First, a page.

Letter by retired doctor alleges ‘shadow closure’ of Zambarano

de la Cruz, Place call on hospital to keep doors open

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PROVIDENCE – Legislators fighting to keep Zambarano Hospital open say they’ve received, “explosive,” confirmation of the rumors the state intends to close the skilled care facility, and to discharge patients unable to receive care anywhere else.

Senate Minority Whip Jessica de la Cruz, a Republican representing District 23 in Burrillville, Glocester and North Smithfield, and Rep. David Place, a Republican representing District 47 in Burrillville and Glocester, released a letter from a former doctor at the hospital this week.

According to recently-retired physician administrator/medical director Normand Decelles, hospital administrators began planning the closure last year under the guise the services were not needed, when in fact administrative failure to modernize health records led to federal funding being cut off. Decelles says officials began pressuring physicians to discharge patients even though doctors could find no facilities to accept them.

“Because they never invested in a computerized records system, they lost federal funding. Normally, the federal government provides 80 percent of the hospital’s funding…now they have lost $65million a year,” Decelles reportedly told the legislators.

“This is a shocking and appalling failure to follow basic instructions to modernize health records. When they failed to meet federal standards, hospital administrators began an organized campaign to dump these patients out of their home, where they receive care they cannot get anywhere else,” de la Cruz said. “I am absolutely flabbergasted this now resulted in patient abuse. We need to put a stop to this to keep these patients where they are.”

The legislators are calling for both the House and Senate oversight committees to convene hearings on these troubling accusations. They are further calling on the Rhode Island: Dept. of Behavioral Healthcare, Developmental Disabilities, and Hospitals administration to freeze all discharges. Additionally, they want administrators to cease efforts to make, “qualifying for care,” at Zambarano impossible for everyone – including current residents.

Place noted that BHDDH officials claimed the inability to bill was based on ‘patient census issues.’

“Dr. Decelles’s comments about failure of the agency to create medical records systems calls into question the BHDDH administration’s integrity,” Place said.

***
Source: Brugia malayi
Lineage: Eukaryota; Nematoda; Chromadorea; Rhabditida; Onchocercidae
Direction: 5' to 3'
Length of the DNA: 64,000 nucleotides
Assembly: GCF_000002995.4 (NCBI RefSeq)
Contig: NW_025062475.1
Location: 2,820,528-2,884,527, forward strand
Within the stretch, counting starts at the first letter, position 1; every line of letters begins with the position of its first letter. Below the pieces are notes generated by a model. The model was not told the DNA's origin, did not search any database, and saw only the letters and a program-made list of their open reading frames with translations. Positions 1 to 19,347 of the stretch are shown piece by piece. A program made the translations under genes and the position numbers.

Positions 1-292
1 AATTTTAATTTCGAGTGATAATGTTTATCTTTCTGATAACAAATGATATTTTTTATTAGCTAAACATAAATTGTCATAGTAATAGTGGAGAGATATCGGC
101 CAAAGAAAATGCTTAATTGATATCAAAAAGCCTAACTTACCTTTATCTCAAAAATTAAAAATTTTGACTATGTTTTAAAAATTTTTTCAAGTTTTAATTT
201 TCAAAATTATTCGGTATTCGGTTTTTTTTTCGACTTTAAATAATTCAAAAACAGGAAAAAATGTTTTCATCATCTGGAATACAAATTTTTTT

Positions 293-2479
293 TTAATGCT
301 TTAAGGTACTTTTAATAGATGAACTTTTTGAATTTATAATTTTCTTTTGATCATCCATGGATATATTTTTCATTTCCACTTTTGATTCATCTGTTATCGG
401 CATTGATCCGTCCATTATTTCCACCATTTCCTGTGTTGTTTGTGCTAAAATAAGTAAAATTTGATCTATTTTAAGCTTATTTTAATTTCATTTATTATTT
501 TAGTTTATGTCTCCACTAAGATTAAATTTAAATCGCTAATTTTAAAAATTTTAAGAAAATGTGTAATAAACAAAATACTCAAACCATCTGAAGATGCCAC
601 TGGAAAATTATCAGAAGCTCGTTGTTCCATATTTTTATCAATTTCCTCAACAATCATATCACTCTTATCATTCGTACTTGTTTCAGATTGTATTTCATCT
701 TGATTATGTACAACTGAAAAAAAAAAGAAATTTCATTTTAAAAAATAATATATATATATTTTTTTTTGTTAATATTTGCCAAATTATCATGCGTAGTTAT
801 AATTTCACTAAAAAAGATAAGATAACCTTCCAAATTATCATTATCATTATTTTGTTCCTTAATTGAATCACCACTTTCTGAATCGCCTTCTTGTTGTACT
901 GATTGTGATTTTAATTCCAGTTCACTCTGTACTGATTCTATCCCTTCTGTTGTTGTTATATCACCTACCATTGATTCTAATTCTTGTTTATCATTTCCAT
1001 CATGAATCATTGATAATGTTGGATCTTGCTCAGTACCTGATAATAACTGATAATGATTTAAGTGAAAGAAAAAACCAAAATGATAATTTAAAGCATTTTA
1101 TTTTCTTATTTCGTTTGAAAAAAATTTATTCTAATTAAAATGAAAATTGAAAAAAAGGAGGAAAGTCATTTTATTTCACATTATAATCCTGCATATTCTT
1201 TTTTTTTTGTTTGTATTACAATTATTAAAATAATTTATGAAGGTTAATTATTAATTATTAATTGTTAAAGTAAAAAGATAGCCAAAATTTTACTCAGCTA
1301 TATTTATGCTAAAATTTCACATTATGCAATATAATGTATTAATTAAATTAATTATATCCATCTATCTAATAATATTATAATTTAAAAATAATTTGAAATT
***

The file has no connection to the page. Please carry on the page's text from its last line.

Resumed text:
Decelles penned a detailed, open letter describing, “numerous falsehoods … which make it necessary to write.”

“I wish to address allegations and judgments by some hospital administrators that Zambarano is not necessary, that current patients should never have been admitted, that those admitted were not properly vetted, and that patients must now leave because they fail newly-developed hospital ‘criteria for admission,'” Decelles wrote.

The full letter can be viewed here.

With funding gone, hospital administration, “wanted 100 percent of patients discharged by June 2020,” according to the doctor. With just 85 patients left, the doctor said the drop in patient census at Zambarano is due to the lack of new admissions and deaths.

“It is not a reflection of the lack of need for our services in RI. Very appropriate candidates for admission are now frozen in Rhode Island’s acute hospital beds with no discharge options,” the doctor said.

Further, Decelles said staff is being reduced at the facility to the point where there will soon not be enough physicians on staff to care for the patients.

“My other concern is there is so much we don’t know because we aren’t being told – they’re letting staff go – they’ve laid off one doctor, more are retiring…they will be down to two physicians to manage the whole population,” Decelles said.

Rhode Island General Treasurer Seth Magaziner, meanwhile, released a statement in support of the hospital in light of recent news.

“The recent reduction of the patient census at Zambarano hospital and rumors of permanent reduction of service… are troubling,” Magaziner noted. “We must ensure it remains fully operational.”

De la Cruz and Place said they are eager to work with the McKee administration to keep Zambarano patients where they belong, and will continue communicating with the department and the governor to find solutions.

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